Gurpreet Singh: Canada has once again shown its selectivity on the situation in India

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      The world was shocked on February 14, when a suicide attack in Indian Kashmir left more than 40 paramilitary personnel killed.

      Those targeted belonged to the Central Reserve Police Force (CRPF), which is deployed in Kashmir where an armed insurgency for independence has been going on for years. A Pakistan-based Islamic extremist group has claimed responsibility for the attack.

      The majority of the soldiers who died came from less privileged families. This has obviously devastated those who not only lost their loved ones, especially when you consider that they may have been the sole breadwinners.  

      The incident has been widely condemned. Certainly, it is painful to see so many lives being lost and people’s anger is justified.

      But such outrage remains missing when it comes to the killings of civilians or so-called suspected militants by Indian forces who continue to enjoy immunity by virtue of draconian laws imposed on Kashmir to suppress political dissent.

      So much so, the extra-judicial murders of political activists and custodial rapes of Kashmiri women rarely elicit responses in the form of candlelight vigils or protests.

      What was more hypocritical to see was the promptness with which Canadian politicians expressed their solidarity with India.

      Foreign Affairs Minister Chrystia Freeland issued a statement saying “Canada strongly condemns the terrorist attack that took place in Pulwama, Jammu and Kashmir today."

      The statement further said: “We stand in solidarity with the government and the people of India in the fight to prevent radicalization and defeat terrorism in all its forms.” 

      Not to be left behind was B.C.'s labour minister, Harry Bains, who expressed his outrage on Facebook.

      “I'm alarmed by the senseless attack that killed 40 CRPF men and left many injured in Kashmir—I strongly condemn this terror attack," he wrote.

      Bains too expressed his sympathies with the people of India.


      Both Freeland and Bains did an excellent job in condemning these deaths.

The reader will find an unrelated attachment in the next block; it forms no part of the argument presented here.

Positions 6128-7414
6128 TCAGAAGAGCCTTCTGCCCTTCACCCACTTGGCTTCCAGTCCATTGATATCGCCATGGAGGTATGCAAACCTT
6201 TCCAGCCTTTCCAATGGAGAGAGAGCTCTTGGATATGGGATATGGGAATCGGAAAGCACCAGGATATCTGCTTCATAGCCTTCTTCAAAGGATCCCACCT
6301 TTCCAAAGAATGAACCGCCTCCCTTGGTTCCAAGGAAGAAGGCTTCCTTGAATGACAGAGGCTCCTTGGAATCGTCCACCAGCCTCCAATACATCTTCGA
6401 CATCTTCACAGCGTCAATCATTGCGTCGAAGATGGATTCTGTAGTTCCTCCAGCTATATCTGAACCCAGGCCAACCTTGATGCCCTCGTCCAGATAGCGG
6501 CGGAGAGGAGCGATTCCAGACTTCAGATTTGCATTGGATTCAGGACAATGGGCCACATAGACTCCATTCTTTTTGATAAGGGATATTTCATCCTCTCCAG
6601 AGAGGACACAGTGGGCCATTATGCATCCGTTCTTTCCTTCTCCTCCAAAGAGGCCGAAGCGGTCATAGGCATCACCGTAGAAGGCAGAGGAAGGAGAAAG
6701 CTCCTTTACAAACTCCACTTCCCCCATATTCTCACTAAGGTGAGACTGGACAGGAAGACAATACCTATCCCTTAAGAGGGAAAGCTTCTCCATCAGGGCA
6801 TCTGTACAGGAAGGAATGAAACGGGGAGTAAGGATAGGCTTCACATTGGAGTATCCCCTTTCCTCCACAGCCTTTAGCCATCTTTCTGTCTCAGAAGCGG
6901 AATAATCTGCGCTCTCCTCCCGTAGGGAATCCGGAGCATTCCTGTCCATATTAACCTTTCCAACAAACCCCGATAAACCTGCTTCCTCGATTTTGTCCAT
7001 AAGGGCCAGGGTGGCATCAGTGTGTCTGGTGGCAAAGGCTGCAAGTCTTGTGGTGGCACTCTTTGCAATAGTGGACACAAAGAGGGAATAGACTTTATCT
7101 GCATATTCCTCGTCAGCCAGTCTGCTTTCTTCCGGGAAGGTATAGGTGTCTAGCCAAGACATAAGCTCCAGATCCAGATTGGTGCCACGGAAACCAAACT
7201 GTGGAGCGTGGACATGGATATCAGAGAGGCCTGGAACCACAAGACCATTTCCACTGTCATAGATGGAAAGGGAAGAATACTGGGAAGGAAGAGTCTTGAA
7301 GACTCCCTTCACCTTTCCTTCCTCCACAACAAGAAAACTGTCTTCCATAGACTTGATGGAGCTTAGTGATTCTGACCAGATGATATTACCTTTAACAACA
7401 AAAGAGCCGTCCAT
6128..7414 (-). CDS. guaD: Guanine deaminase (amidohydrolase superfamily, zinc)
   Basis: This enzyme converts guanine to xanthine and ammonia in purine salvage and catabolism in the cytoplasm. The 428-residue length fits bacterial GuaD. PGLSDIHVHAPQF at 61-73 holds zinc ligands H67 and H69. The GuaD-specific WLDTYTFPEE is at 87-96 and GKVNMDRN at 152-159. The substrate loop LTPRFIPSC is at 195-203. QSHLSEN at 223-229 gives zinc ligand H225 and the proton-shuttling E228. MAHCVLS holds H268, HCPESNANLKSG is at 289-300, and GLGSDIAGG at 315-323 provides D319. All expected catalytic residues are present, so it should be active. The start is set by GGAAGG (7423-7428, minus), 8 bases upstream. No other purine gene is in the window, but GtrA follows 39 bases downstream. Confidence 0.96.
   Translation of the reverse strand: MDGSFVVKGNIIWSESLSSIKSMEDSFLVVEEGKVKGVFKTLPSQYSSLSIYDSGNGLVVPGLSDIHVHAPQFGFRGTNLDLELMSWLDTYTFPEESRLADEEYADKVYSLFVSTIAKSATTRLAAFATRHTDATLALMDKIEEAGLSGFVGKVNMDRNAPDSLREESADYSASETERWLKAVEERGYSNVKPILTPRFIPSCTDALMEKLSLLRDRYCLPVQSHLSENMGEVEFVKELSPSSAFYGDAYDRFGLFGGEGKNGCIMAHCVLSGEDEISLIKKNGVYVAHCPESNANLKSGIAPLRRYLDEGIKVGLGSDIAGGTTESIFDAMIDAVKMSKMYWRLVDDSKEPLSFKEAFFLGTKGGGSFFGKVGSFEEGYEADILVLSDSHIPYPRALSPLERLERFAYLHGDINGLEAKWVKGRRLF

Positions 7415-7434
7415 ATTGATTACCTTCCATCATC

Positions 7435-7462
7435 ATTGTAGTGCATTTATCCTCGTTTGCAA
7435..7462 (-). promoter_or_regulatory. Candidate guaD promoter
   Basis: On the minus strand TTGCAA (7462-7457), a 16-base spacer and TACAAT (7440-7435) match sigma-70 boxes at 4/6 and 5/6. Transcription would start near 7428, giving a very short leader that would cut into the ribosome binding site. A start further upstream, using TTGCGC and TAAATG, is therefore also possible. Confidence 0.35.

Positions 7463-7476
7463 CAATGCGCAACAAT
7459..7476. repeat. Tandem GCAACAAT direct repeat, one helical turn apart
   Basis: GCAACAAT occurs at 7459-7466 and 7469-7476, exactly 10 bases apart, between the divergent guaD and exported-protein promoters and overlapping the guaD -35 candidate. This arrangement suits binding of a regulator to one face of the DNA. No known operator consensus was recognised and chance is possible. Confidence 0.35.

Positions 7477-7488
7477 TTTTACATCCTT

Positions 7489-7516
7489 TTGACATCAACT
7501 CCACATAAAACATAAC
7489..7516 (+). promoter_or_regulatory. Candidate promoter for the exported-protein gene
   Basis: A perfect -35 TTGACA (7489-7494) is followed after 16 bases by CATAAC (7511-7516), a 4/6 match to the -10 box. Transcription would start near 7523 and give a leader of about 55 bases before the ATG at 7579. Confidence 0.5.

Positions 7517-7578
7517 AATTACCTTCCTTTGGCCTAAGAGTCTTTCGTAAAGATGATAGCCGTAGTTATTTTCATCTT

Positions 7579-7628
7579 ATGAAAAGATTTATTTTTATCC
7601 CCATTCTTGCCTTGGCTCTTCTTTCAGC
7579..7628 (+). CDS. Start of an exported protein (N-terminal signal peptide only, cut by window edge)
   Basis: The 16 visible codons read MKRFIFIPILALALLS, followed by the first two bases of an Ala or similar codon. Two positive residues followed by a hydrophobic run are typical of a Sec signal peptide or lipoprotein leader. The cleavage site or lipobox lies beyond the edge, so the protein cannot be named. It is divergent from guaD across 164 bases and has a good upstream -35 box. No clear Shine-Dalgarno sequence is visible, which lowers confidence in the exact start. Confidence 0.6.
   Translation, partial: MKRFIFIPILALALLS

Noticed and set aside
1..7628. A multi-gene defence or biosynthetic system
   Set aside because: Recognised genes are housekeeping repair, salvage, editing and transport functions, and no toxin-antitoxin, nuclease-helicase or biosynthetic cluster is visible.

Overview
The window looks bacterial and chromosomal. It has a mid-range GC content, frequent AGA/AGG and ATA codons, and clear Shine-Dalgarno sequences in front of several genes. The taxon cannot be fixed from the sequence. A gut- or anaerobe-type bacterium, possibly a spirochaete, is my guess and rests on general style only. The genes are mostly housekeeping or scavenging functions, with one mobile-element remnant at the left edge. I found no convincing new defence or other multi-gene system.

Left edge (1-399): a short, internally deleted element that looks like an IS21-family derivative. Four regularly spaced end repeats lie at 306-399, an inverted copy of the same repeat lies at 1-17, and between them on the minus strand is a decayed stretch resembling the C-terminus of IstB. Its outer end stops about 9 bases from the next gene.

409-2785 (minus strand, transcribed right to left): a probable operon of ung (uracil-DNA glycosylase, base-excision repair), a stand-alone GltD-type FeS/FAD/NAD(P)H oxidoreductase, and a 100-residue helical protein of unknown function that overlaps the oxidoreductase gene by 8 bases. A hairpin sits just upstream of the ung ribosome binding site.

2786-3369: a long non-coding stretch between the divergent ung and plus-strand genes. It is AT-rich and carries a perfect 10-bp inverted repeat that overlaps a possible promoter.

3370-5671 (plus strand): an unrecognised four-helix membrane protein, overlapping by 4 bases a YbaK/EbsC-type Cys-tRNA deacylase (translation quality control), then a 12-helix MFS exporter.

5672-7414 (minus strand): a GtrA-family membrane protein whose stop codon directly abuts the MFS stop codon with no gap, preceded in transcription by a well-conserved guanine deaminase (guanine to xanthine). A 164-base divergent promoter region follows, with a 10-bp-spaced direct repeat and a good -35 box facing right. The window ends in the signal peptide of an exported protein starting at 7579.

However, their sympathy for “people of India” continues to overlook the growing repression of minorities and political dissidents in the world's so-called largest democracy under a right-wing Hindu nationalist government led by Narendra Modi.

      Ever since Modi came to power in 2014, violence against non-Hindus has grown and anyone who questions the power can face imprisonment under repressive laws.

      Despite many incidents of state violence, including the use of excessive force on protesters in Kashmir, the extra-judicial murders of political activists and rapes by the security personnel in the name of national security never alarmed cabinet ministers in Canada. They have largely ignored the demonstrations organized by South Asians in protest against injustices in India. Even Prime Minister Justin Trudeau failed to raise these concerns with his counterpart during his official visit to India last year.

      Only recently, when a rally was held in Surrey in protest against the witch hunt of political activists in India, these politicians stayed away. Provincial politicians decided to remain neutral, citing limitations of jurisdictional boundaries, but they won’t ignore a chance to side with the Indian state, which is rather convenient to maintain good trade relations.

      Nevertheless, exceptions are always there. NDP MP and human rights critic Cheryl Hardcastle issued a statement on February 13 condemning the current political situation in India under Modi and urged the Canadian government to intervene.

      The federal NDP's critic for human rights, Cheryl Hardcastle, is one of the very few Canadian politicians who've spoken up on behalf of nonviolent writers and activists being targeted by Modi's government.

      The statements by other Canadian politicians on the attack in Kashmir are not only selective, but a sham as they do not tell the whole truth.

      It means nothing to say that “we stand with the people of India.”

      After all, those on the receiving end of state violence are also the people of India, many of whom are only being punished for fighting for the rights of ordinary Indians and thinking differently.

      Is it for Canadian politicians to say whether they are standing with the real people of India or with the people in power?

      I would argue that they have already picked a side and their solidarity is with the Indian state and certainly not with its people.

      Gurpreet Singh is a Georgia Straight contributor and a founder of Radical Desi.